I was looking for a light toast keeping in mind you thought a lower toast would be better.

I only was able to find light toast in chips and the lightest I was able to find in cubes was

I just did a google search via the shopping tab. That being said am I missing light cubes
somehow? Or would you recommend medium toast cubes or light chips?

Or maybe Iam way off in left field.

Thanks again for all your time and information.

04-26-2011, 10:45 AM
I can't seem to find any light toast oak cubes. Did find some chips and spirals. (http://www.northernbrewer.com/winemaking/oak-infusion-spiral-pack-of-2-american-light-toast.html)

The spirals (http://www.northernbrewer.com/winemaking/oak-infusion-spiral-pack-of-2-american-light-toast.html) could be cut into the lengths that you need.

04-26-2011, 01:39 PM
I can never find light toast cubes either - I should have been clearer though, by "lighter the better" I pretty much meant "medium" to be the bottom of that scale!

I'd go with those medium cubes. They'll give you a good balance of wood character and toasted character I think. Any lighter than that and you could potentially be missing out on the toasted element, which is really a huge (the biggest probably) part of what oaking brings to the table.

04-26-2011, 04:52 PM
Perfect thanks guys! Medium toast it is.

Medsen Fey
04-26-2011, 07:31 PM
With traditional meads, I'm developing an appreciation for the light toast oak.

There is a good Patron's thread entitled "Got Wood" which has some excellent discussion and links and can give you some good info on differences between American, French, and Hungarian Oak and the different toast levels. Only time and tasting will tell you what you truly prefer.

04-26-2011, 08:04 PM
I'm going to check it out and am more than happy to patron up with the quick and insightful responses I have received!

04-26-2011, 09:43 PM

Here's an excellent one page primer on oak. It will answer a lot of questions and, most likely, generate a few more.

GET OVER the BARREL (Or other easy ways to oak your mead). (http://www.cfhb.org/mead/oak.htm)

And congrats on becoming a patron. It's worth MANY times the cost.

04-27-2011, 12:36 AM
Here's (http://www.gotmead.com/forum/showpost.php?p=96009&postcount=1) a direct link to the "Got Wood" article.



04-27-2011, 03:37 AM
With traditional meads, I'm developing an appreciation for the light toast oak.

I'm quite sure you don't use the chips. Do you have a souce for light toast oak cubes? Or are you using the spirals?

Medsen Fey
04-27-2011, 09:29 AM
Yes, I've been using spirals, and I think they work pretty well. Xtraoak (http://store.xtraoak.com/american-oak-xoakers-p43.aspx) may have some "bean equivalents" as well as staves and blocks with light toast.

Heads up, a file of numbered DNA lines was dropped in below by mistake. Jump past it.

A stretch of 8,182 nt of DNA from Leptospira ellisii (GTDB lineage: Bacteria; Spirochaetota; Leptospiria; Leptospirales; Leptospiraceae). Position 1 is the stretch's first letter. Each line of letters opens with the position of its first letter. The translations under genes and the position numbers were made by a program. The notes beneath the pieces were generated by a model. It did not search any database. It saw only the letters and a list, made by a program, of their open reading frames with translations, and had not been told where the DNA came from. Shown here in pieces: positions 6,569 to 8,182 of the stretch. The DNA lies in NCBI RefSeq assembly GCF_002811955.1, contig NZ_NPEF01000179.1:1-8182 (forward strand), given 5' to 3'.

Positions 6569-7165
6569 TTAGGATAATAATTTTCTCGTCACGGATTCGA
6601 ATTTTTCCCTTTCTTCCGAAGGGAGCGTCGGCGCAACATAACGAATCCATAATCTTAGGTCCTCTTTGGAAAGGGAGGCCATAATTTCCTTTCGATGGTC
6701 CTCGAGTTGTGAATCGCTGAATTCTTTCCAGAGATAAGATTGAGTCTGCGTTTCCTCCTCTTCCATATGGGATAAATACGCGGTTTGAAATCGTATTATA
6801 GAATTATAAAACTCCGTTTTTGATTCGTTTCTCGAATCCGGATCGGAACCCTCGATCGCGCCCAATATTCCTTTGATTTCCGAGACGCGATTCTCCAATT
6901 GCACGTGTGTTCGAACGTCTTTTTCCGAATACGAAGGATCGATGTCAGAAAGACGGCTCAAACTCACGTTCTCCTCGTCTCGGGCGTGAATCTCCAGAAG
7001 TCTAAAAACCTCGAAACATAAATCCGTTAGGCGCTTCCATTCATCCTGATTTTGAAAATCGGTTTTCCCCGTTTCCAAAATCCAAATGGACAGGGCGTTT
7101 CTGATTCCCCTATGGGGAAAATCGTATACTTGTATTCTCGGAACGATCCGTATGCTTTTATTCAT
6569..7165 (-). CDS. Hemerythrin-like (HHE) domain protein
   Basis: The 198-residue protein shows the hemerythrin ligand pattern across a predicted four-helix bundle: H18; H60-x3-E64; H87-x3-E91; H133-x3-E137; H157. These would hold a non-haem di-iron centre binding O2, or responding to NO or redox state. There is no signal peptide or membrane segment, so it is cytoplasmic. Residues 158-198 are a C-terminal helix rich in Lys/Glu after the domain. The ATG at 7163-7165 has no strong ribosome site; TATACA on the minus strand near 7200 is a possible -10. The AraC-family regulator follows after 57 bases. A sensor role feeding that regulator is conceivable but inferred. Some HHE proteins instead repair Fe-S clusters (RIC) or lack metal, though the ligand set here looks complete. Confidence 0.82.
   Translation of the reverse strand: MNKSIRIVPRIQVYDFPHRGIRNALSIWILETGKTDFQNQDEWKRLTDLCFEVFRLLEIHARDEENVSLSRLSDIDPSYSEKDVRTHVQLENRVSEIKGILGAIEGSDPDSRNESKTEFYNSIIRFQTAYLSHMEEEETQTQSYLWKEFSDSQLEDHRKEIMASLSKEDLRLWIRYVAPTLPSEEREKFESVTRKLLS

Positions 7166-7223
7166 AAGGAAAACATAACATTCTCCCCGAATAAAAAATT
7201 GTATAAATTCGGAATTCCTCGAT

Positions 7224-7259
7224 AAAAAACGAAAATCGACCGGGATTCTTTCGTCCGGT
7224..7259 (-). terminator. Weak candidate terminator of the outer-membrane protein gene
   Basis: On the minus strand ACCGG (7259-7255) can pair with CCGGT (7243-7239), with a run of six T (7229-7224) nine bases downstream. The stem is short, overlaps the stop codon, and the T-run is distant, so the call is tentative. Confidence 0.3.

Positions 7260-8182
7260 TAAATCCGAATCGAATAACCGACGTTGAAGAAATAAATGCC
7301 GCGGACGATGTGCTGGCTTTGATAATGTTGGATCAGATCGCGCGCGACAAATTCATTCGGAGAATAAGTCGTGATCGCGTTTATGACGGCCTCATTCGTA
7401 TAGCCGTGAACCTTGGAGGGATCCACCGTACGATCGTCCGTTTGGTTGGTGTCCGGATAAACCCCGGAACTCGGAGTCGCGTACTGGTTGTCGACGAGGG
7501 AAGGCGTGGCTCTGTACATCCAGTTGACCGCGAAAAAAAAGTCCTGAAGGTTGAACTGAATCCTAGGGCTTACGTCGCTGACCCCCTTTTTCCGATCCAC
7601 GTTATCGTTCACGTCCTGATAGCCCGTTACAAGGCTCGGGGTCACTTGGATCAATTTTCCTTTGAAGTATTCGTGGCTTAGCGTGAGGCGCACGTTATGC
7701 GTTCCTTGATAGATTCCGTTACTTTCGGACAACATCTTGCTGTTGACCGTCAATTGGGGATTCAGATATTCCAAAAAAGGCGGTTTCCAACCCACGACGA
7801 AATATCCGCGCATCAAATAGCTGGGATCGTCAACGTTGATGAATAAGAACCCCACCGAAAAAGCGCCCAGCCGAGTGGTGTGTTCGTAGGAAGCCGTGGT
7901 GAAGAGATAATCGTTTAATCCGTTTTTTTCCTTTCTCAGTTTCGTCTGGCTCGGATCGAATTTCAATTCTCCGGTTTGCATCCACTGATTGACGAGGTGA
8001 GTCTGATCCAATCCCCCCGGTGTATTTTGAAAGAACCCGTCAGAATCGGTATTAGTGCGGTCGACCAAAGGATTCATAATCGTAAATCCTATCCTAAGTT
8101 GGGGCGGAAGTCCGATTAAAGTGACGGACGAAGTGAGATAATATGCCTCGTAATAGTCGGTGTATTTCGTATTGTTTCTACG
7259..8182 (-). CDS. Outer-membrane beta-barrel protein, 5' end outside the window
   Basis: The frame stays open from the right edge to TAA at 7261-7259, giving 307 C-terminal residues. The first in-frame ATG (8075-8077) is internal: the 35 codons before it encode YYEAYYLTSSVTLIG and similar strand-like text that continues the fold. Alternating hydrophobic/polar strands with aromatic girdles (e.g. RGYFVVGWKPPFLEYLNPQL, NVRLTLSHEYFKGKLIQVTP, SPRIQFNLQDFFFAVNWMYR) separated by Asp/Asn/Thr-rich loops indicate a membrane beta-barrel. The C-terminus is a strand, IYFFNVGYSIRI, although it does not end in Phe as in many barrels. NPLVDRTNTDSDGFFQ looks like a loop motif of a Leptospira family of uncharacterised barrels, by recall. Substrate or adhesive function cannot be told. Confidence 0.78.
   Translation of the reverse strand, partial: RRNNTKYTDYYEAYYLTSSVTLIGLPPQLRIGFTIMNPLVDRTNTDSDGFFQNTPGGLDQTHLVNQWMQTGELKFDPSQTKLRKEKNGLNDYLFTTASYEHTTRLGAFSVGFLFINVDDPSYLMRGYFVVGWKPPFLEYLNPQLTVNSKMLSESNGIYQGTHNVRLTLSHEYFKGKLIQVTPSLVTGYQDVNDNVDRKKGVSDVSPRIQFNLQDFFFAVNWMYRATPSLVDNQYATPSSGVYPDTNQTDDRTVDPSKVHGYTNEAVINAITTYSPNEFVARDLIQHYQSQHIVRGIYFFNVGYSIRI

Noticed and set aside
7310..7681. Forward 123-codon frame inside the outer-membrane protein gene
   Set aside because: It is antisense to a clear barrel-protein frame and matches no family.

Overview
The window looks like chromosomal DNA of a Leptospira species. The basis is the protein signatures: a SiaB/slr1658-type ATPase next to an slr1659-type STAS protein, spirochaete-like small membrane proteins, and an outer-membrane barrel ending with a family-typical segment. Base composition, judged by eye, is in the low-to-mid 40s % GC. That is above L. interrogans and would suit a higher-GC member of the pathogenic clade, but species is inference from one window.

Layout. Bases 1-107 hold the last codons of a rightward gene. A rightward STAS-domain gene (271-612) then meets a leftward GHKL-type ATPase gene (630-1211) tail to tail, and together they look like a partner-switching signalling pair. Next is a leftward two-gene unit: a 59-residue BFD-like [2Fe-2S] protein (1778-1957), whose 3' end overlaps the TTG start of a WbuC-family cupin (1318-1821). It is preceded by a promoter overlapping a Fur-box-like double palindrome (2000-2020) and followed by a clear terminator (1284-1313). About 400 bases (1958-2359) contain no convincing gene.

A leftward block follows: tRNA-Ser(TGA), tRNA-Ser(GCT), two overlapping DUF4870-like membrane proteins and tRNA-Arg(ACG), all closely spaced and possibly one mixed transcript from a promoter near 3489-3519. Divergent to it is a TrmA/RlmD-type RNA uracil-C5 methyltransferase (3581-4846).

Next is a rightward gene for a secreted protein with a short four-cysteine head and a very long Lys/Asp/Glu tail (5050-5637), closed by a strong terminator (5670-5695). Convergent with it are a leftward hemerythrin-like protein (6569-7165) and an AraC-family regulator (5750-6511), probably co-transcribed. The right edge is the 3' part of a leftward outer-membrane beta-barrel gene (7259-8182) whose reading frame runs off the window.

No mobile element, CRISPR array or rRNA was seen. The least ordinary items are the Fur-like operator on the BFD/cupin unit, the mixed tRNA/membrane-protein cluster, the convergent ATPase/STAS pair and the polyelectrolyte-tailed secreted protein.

However, I do still use oak chips sometimes. Even though I think cubes, spirals and especially staves are better (and a barrel would probably be the best), chips can still be useful. Yes, they may release their extracts too quickly, and may not give the same character you get with the larger chunks of wood, but they can still play a useful role. For example, when used in primary fermentation, it can actually be an advantage to use chips (or even powder) that allow the extract to be completed during primary. Also, when using a blend of oaks, using some in the form of chips, while other oak is going in as cubes/staves can be useful. I'll sometimes use a small amount of heavy toast chips with some mixtures which adds a little smokey/char character.

04-27-2011, 09:50 AM
Thanks for sharing your insights Medsen, that was quite helpful.

04-27-2011, 11:02 AM
Also, look at this thread


It may or may not be helpful.

04-27-2011, 01:44 PM
That's interesting Medsen, I'd actually been thinking for some time that when I'm using oak in primary in big mels (more to aid colour stability than for the actual oak influence) that chips might be more effective, as the cubes extract so slowly that I have to use a lot more, and essentially am wasting them when I toss them after primary!

I might try light toast chips, or medium, in my next big mel primary.

04-27-2011, 11:15 PM
Thanks for both the links Im still mulling over the info. Im thinking of trying the medium Hungarian oak in this batch.

05-04-2011, 08:00 PM
Thanks again for all the information guys! I racked the tea mead onto a half oz of Hungarian medium toast cubes. mixed up a 5gal batch of JAO as well. I almost feel ambitious.

At least that's ambitious for me........

05-12-2011, 07:32 PM
One week on the oak and I really like the taste this mead now has. I'm debating on how much longer to leave it on.

05-13-2011, 12:29 AM
Very often I pull the oak out after only 2 weeks. You want to go slightly beyond "perfect" as the oak character will diminish/integrate over time.

05-13-2011, 08:16 AM
Very often I pull the oak out after only 2 weeks. You want to go slightly beyond "perfect" as the oak character will diminish/integrate over time.

Thanks! I'm going to try just that then. I'm really pleased with the oak addition. I didn't know what to expect from it. It seems to have made the mead smoother. I definitely lack the proper words to describe it.